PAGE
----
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Extraction-cum-substitution: A KISS approach to mapping the impacts of bilateral trade conflicts


  • Escaith, Hubert


This paper presents a simple yet powerful methodological tool for analysing the impact of a bilateral trade conflict on third countries when trade includes intermediate inputs. Mixing input-output modelling with recent development of trade in value-added analysis, the extraction-cum-substitution approach maps and measures the sectoral and global interactions in global value chains.It can also be used to generate “in silico” a large data set of numerical “observations” that can be further analysed using appropriate exploratory statistical techniques. The paper counts with three parts, besides introduction and conclusion. The first one is theoretical, starting with a formal model of inter-industry trade before describing the empirical application to input-output analysis. The second part is didactic, illustrating the method on a small six-countries/three-industries model.The third part applies the methodology to the bilateral trade conflict that arose between China and the USA in 2018. This section shows also how the method can also be used for generating analytical data and identify modes of insertion in the global economy. The program, written in open-source R language, is shown in annex.

Suggested Citation

  • Escaith, Hubert, 2019. "Extraction-cum-substitution: A KISS approach to mapping the impacts of bilateral trade conflicts," MPRA Paper 95162, University Library of Munich, Germany.
  • Handle: RePEc:pra:mprapa:95162

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    References listed on IDEAS

    1. James E. Anderson & Eric van Wincoop, 2003. "Gravity with Gravitas: A Solution to the Border Puzzle," American Economic Review, American Economic Association, vol. 93(1), pages 170-192, March.
    2. Guillaume Daudin & Christine Rifflart & Danielle Schweisguth, 2011. "Who produces for whom in the world economy?," Canadian Journal of Economics, Canadian Economics Association, vol. 44(4), pages 1403-1437, November.
    3. Harry G. Johnson, 1953. "Optimum Tariffs and Retaliation," Review of Economic Studies, Oxford University Press, vol. 21(2), pages 142-153.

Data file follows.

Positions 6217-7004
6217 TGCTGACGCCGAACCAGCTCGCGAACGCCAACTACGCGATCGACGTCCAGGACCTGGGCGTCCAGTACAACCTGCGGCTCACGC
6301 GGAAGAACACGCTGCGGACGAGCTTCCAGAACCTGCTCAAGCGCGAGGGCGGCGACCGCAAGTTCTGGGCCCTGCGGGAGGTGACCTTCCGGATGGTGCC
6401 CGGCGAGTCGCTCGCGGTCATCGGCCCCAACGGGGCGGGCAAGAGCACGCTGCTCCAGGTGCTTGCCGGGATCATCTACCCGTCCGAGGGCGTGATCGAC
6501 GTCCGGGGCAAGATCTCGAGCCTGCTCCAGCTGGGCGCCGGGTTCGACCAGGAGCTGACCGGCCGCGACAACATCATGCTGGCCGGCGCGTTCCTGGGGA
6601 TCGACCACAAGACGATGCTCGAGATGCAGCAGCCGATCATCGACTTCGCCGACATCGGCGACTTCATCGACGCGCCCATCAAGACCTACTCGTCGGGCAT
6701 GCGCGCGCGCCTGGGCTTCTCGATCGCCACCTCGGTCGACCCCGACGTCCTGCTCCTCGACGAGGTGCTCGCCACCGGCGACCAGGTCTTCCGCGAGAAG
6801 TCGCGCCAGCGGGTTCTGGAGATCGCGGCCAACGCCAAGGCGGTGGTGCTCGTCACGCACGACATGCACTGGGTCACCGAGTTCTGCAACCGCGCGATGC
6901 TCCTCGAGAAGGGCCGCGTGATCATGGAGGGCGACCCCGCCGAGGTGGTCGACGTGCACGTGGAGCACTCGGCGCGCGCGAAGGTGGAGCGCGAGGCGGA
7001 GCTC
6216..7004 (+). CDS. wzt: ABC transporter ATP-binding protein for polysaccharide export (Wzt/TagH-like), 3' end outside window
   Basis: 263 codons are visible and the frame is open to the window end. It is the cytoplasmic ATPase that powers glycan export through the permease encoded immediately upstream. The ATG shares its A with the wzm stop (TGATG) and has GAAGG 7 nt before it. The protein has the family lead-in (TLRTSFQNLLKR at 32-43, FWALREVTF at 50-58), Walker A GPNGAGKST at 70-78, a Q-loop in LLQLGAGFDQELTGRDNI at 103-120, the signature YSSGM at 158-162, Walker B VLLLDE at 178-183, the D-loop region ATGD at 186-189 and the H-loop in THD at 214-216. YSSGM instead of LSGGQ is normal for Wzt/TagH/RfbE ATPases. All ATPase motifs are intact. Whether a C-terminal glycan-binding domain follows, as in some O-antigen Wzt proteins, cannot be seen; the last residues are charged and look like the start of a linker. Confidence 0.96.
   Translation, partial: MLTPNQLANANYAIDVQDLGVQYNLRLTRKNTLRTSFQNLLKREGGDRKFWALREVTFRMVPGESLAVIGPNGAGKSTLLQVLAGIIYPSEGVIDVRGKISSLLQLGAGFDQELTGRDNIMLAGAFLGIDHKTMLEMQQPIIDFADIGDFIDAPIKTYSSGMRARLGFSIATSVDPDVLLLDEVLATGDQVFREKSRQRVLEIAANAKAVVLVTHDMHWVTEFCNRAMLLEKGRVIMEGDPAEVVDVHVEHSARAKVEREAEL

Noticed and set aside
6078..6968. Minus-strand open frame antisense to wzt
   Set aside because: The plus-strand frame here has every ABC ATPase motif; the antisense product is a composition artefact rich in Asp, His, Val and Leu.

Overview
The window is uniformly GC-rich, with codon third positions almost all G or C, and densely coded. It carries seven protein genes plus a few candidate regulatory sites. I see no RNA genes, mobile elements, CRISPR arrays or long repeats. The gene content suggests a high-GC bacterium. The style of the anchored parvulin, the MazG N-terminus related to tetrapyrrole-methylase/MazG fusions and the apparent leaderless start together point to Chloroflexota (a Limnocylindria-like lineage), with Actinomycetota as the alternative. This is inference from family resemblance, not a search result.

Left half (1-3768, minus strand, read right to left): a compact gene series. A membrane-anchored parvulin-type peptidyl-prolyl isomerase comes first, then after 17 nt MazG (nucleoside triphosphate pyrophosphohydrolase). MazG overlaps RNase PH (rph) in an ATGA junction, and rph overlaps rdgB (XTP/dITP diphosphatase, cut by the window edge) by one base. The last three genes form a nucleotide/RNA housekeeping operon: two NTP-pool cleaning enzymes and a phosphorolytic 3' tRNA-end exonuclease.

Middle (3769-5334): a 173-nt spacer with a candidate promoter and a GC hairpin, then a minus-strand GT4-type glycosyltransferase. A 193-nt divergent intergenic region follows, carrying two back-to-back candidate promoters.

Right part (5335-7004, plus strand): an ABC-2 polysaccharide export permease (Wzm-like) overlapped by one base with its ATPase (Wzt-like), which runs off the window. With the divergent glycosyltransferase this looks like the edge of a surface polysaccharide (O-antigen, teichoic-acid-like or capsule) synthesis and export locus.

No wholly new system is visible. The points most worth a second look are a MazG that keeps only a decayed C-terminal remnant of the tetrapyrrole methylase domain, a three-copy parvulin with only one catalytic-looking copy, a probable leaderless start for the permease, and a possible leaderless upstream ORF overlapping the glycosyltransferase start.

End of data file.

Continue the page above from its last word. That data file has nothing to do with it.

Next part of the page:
4. Maarten Bosker & Bastian Westbrock, 2019. "The network origins of the gains from trade," CESifo Working Paper Series 7552, CESifo Group Munich.
    5. Marcel P. Timmer & Erik Dietzenbacher & Bart Los & Robert Stehrer & Gaaitzen J. Vries, 2015. "An Illustrated User Guide to the World Input–Output Database: the Case of Global Automotive Production," Review of International Economics, Wiley Blackwell, vol. 23(3), pages 575-605, August.
    6. Jan Oosterhaven & Maaike C. Bouwmeester, 2016. "A New Approach To Modeling The Impact Of Disruptive Events," Journal of Regional Science, Wiley Blackwell, vol. 56(4), pages 583-595, September.
    7. Bastiaan Quast & Victor Kummritz, 2015. "Decompr: Global Value Chain Decomposition In R," CTEI Working Papers series 01-2015, Centre for Trade and Economic Integration, The Graduate Institute.
    8. Walter Isard & Merton J. Peck, 1954. "Location Theory and International and Interregional Trade Theory," The Quarterly Journal of Economics, Oxford University Press, vol. 68(1), pages 97-114.
    9. Hummels, David & Ishii, Jun & Yi, Kei-Mu, 2001. "The nature and growth of vertical specialization in world trade," Journal of International Economics, Elsevier, vol. 54(1), pages 75-96, June.
    10. repec:spo:wpecon:info:hdl:2441/5l6uh8ogmqildh09h4dj9499g is not listed on IDEAS
    11. Bosker, Maarten & Westbrock, Bastian, 2018. "The network origins of the gains from trade," CEPR Discussion Papers 13285, C.E.P.R. Discussion Papers.
    12. Bart Los & Marcel P. Timmer, 2020. "Measuring Bilateral Exports of Value Added: A Unified Framework," NBER Chapters, in: The Challenges of Globalization in the Measurement of National Accounts, National Bureau of Economic Research, Inc.
    13. Robert Koopman & William Powers & Zhi Wang & Shang-Jin Wei, 2010. "Give Credit Where Credit Is Due: Tracing Value Added in Global Production Chains," NBER Working Papers 16426, National Bureau of Economic Research, Inc.
    14. Erik Dietzenbacher & Michael L. Lahr, 2013. "Expanding Extractions," Economic Systems Research, Taylor & Francis Journals, vol. 25(3), pages 341-360, September.
    15. Erik Dietzenbacher & Ronald E. Miller, 2009. "Ras‐Ing The Transactions Or The Coefficients: It Makes No Difference," Journal of Regional Science, Wiley Blackwell, vol. 49(3), pages 555-566, August.
    16. Walter Isard, 1954. "Location Theory and Trade Theory: Short-Run Analysis," The Quarterly Journal of Economics, Oxford University Press, vol. 68(2), pages 305-320.
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    More about this item


    input-output analysis; international production networks; China-USA trade conflict; exploratory data analysis;

    JEL classification:

    • C67 - Mathematical and Quantitative Methods - - Mathematical Methods; Programming Models; Mathematical and Simulation Modeling - - - Input-Output Models
    • D57 - Microeconomics - - General Equilibrium and Disequilibrium - - - Input-Output Tables and Analysis
    • F02 - International Economics - - General - - - International Economic Order and Integration
    • F13 - International Economics - - Trade - - - Trade Policy; International Trade Organizations
    • F60 - International Economics - - Economic Impacts of Globalization - - - General

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